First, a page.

Is The City of Manitou Springs Punishing Whistle Blowers?

Council Letter Raises Ire of Former and Current Employees

Trevor Phipps

Over the past several months, multiple allegations have surfaced, pointing the finger at the city of Manitou Springs and its possible mistreatment of employees.

Several former and current employees have made allegations against the city’s management, stating that they create a hostile work environment and that favoritism is rampant.  Moreover, they maintain that the city punishes whistle blowers in a vindictive manner.

The city released a letter that further added fuel to this controversy, suggesting that the entire problem is a byproduct of the COVD-19 epidemic, and that the city council can’t get involved in personnel issues. This has further infuriated those filing complaints, who believe they are being punished financially.

One former employee, Woodland Park resident Christy Zerull, was told she resigned after she filed a formal complaint with the city. By the city telling her that she resigned, she was unable to collect unemployment.

Zerull, who started in Sept. 2020 as a part time traffic enforcement officer with the city, said she became a victim of mistreatment from her supervisors from the get-go of her employment.

According to Zerull, the problems continued to the point that the former traffic enforcement officer was written for incidents she said never took place. She said that one disciplinary action  taken came about from heresy by the public, and city management had no proof of what really happened.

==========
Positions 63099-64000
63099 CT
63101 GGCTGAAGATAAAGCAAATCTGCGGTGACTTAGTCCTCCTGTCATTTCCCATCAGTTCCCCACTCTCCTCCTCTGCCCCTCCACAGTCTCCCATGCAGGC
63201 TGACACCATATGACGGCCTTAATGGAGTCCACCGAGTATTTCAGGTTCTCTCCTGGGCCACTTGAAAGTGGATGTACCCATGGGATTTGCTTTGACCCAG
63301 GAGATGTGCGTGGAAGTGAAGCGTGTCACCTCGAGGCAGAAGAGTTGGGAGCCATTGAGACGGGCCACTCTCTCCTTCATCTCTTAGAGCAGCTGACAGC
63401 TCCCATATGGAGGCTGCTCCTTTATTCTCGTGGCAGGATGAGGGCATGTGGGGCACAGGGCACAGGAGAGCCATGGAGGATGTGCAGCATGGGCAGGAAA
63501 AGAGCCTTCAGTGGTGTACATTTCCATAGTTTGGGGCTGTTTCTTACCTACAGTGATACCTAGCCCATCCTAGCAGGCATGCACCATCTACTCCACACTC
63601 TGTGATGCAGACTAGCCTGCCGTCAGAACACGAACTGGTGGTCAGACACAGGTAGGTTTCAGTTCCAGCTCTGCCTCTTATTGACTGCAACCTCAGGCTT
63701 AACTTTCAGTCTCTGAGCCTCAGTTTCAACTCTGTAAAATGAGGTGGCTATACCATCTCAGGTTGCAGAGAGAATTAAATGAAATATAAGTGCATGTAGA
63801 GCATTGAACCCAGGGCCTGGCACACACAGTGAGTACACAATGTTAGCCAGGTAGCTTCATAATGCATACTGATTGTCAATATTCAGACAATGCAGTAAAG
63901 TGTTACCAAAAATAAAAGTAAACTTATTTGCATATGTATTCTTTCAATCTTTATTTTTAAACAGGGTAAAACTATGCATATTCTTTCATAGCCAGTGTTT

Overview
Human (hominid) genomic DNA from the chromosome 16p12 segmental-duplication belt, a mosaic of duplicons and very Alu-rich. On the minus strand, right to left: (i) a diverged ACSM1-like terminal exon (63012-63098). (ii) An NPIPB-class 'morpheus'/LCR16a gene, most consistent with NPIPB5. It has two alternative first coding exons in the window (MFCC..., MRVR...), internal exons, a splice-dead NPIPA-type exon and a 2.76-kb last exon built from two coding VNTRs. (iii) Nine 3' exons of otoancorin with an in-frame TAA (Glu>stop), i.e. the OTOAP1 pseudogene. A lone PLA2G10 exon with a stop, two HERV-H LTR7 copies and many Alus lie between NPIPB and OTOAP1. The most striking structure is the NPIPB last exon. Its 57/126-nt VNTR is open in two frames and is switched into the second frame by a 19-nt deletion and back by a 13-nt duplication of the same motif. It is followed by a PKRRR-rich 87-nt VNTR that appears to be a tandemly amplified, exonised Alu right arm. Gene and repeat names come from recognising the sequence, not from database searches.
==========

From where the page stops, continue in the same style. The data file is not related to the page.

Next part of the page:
The write-up prompted Zerull to then officially file a complaint under the Colorado Whistle Blower Law. The city then put her in a different department while they reviewed her complaint.

Then in late May, the city responded to Zerull’s complaint in an official rebuttal. The city said that all of the complaints were either found unsubstantiated or they were addressed.

After the city’s human resources department responded to Zerull, she was put back in her previous position in the parking enforcement department. But  Zerull said that the problems continued.

After returning to her job, the city’s deputy administrator requested she attend a meeting with him. Zerull, though, said she refused to attend the meeting because she didn’t want to deal with more mistreatment behind closed doors.

But since Zerull didn’t attend the meeting, she was told by the deputy administrator that she resigned.

Then, according to Zerull, since she was informed that she quit, she was unable to file for unemployment insurance.

After the incident occurred, several former and current city employees reached out to TMJ News to confirm the allegations stated in Zerull’s whistle blower complaint. These employees refused to have their name mentioned due to fear of retaliation by the city.

One former employee, who wished to be unnamed, said that she also experienced a hostile work environment while working as a parking enforcement officer. She said that she observed the mistreatment of Zerull by co-workers and department management. The employee also said that she was the victim of name calling while working in the parking enforcement division.

Employees also said that there has been a hostile work environment in other departments as well. One employee said that she lost her job after being told she resigned. She contended that about  half a dozen  other employees over the past couple of years have experienced the same dilemma.